It's scarf, hat, and puffy coat weather in Michigan, and according to a new advisory from the Michigan Department of Health and Human Services, there's another accessory that is, hopefully, going to get us through the holiday season.
On Friday, following the Food and Drug Administration's official authorization of COVID-19 booster shots for all adults, MDHHS is recommending everyone 2-years-old and older wear a mask indoors regardless of vaccination status. The department also suggests that establishments (stores, banks, restaurants, etc.) implement a mask-mandatory policy for patrons, guests, as well as for employees.
The face mask advisory is in effect until further notice.
"The increases in case counts, percent positivity, and hospitalizations have us very concerned," MDHHS director Elizabeth Hertel said in a press release. "We are issuing the face mask advisory and are looking to Michiganders to do their part to help protect their friends, their families, and their communities by wearing a mask in indoor settings and getting vaccinated for COVID-19 and flu as soon as possible if they have not already done so."
The mask advisory comes at a critical time, as Michigan is currently the nation's No. 1 hotspot for COVID-19 cases. Data reveals the surge in cases is being driven by the unvaccinated, despite the fact that, just this week, Michigan reported that more than 70% of the state's population has received at least one dose of the COVID-19 vaccine. Meanwhile, more than 80% of Michigan residents 65 and older are fully vaccinated.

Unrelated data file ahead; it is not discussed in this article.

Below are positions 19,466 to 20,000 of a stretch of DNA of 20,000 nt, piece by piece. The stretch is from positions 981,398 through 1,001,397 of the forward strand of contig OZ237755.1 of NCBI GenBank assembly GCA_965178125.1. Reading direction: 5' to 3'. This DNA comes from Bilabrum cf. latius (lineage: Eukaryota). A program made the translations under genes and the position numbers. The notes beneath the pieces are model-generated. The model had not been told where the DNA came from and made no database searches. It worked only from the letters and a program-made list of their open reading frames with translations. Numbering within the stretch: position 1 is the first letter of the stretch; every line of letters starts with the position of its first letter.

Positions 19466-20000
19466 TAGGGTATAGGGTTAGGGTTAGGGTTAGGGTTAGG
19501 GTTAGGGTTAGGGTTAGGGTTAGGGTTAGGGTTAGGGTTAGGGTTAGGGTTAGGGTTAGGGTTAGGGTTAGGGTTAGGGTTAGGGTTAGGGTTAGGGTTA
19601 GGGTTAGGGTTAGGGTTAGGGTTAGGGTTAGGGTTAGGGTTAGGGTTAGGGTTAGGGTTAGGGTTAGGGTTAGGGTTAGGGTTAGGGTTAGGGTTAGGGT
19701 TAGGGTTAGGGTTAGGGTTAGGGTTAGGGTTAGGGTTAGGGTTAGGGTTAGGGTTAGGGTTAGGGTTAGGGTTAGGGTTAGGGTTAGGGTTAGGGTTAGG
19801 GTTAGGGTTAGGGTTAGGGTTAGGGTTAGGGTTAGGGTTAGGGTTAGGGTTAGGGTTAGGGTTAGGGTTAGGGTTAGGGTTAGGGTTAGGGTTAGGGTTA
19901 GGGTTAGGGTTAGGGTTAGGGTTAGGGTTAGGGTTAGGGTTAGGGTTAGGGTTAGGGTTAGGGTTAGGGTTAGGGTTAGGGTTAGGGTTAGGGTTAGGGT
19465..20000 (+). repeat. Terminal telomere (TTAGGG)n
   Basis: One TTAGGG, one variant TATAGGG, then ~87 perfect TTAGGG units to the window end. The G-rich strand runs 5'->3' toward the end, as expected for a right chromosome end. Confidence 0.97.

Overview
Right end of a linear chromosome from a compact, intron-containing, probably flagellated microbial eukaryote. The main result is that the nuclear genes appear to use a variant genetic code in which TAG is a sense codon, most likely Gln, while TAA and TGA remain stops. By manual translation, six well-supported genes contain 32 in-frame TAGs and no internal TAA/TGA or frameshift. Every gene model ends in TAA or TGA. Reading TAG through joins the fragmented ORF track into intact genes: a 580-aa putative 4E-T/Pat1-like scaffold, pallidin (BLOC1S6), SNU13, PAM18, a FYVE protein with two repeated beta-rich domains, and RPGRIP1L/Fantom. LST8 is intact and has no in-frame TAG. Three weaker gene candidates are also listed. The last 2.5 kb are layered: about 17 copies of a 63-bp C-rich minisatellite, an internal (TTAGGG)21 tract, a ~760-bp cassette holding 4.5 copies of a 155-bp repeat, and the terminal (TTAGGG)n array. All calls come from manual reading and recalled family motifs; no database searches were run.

As a result, hospitals statewide are at the brink of capacity and the number of patients with COVID has jumped nearly 50% since last month. Henry Ford Health System reports 69% of its 289 COVID cases are unvaccinated people and Spectrum Health has 370 hospitalized COVID-19 patients, 86% of whom are unvaccinated.
"What we’re seeing is truly unprecedented," Dr. Darryl Elmouchi, president of Spectrum Health West Michigan said. "Our teams are tired but working hard to care for their communities. We’re counting on people to help us by getting vaccinated or getting a booster dose if eligible, wearing masks and being smart about holiday gatherings."
While getting fully vaccinated is the best first step in unburdening hospitals and keeping communities large and small safe, the vaccines' immunity appears to, well, need a boost when it comes to its efficacy, making boosters critical in the fight against COVID-19, as the virus is also circulating among those who are fully vaccinated. Hence, the need to mask up.
Of course, this urgent messaging comes just before our second pandemic holiday season, which will likely find people traveling across state lines to visit multiple households. The MDHHS suggests being fully vaccinated before partaking in travel or considering delaying if you're not. If delaying travel is not an option, they suggest frequent testing in addition to mask-wearing.
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